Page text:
NPI's Cascadia Advocate

Offering commentary and analysis from Washington, Oregon, and Idaho, The Cascadia Advocate is the Northwest Progressive Institute's unconventional perspective on world, national, and local politics.

Sunday, October 13th, 2019

As impeachment coverage takes over the news, can Democratic candidates benefit?

Any­one fol­low­ing the news in the Unit­ed States might be for­giv­en for think­ing the 2020 pres­i­den­tial cam­paign has been put on hold: almost every head­line, opin­ion piece and pod­cast for the past two weeks has become laser-focused on the unfold­ing impeach­ment inquiry tak­ing place on Capi­tol Hill.

How­ev­er, despite appear­ances, the con­test for the Demo­c­ra­t­ic pres­i­den­tial nom­i­na­tion is still going strong. The next tele­vised debate is about to hap­pen, and can­di­dates are scram­bling to qual­i­fy for next month’s debate.

It is a tricky thing to cam­paign for pres­i­dent when all of the media oxy­gen has been sucked from the room by the open­ing rounds of an impeach­ment bat­tle. (Bernie Sanders might actu­al­ly be grate­ful for the tim­ing of the impeach­ment inquiry – it has like­ly negat­ed crit­i­cal cov­er­age of his seri­ous health scare.)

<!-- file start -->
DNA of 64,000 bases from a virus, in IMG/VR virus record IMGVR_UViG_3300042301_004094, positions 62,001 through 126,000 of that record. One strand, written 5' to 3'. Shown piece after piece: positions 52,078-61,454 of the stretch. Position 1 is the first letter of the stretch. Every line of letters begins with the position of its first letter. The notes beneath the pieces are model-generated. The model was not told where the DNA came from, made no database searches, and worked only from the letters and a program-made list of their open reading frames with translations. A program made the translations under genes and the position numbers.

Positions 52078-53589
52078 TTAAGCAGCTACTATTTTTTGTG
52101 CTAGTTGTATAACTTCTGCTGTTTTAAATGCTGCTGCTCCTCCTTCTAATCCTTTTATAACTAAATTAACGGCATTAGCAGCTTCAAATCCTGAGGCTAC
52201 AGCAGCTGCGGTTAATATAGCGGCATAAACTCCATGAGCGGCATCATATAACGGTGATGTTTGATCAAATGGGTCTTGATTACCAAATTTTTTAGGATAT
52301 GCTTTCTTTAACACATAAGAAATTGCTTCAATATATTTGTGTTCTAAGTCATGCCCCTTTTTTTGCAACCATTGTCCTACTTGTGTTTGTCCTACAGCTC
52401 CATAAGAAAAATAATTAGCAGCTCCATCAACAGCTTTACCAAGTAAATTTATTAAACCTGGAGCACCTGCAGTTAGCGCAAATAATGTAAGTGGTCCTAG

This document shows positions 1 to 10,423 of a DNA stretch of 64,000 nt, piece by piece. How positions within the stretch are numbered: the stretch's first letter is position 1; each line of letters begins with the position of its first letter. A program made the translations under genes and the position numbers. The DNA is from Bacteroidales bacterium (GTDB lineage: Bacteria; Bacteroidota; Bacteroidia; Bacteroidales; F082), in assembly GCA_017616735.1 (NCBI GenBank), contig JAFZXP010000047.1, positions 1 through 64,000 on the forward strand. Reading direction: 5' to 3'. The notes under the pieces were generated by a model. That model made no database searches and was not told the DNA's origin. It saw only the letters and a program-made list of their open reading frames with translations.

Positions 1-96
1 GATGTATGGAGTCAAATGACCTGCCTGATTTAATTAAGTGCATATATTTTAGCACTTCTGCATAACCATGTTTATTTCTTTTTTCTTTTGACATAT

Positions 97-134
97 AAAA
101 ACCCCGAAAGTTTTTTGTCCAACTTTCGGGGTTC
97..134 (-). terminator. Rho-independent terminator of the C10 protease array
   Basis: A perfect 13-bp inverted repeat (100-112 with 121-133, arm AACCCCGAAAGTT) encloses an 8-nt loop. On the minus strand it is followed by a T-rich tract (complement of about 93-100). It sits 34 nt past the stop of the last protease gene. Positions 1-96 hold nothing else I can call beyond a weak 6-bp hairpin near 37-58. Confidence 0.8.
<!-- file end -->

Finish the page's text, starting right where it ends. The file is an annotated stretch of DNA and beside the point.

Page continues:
Trump’s impeach­ment could, how­ev­er, prove to be a ben­e­fit for some of the Demo­c­ra­t­ic pres­i­den­tial can­di­dates. The sto­ry might be utter­ly dom­i­nat­ing the mass medi­a’s polit­i­cal cov­er­age, but if any can­di­date can become involved in the sto­ry, they will be putting them­selves under the biggest spot­light in the nation.

To some extent, this has already hap­pened for one can­di­date.

The House­’s impeach­ment inquiry was launched to inves­ti­gate Trump’s bla­tant and crim­i­nal attempts to under­mine the polit­i­cal career of the man he sees as his biggest threat in 2020: for­mer Vice Pres­i­dent Joe Biden.

Joe Biden campaigning

Joe Biden is at the cen­ter of Trump’s Ukraine blun­ders (Pho­to: Gage Skid­more, repro­duced under a Cre­ative Com­mons license)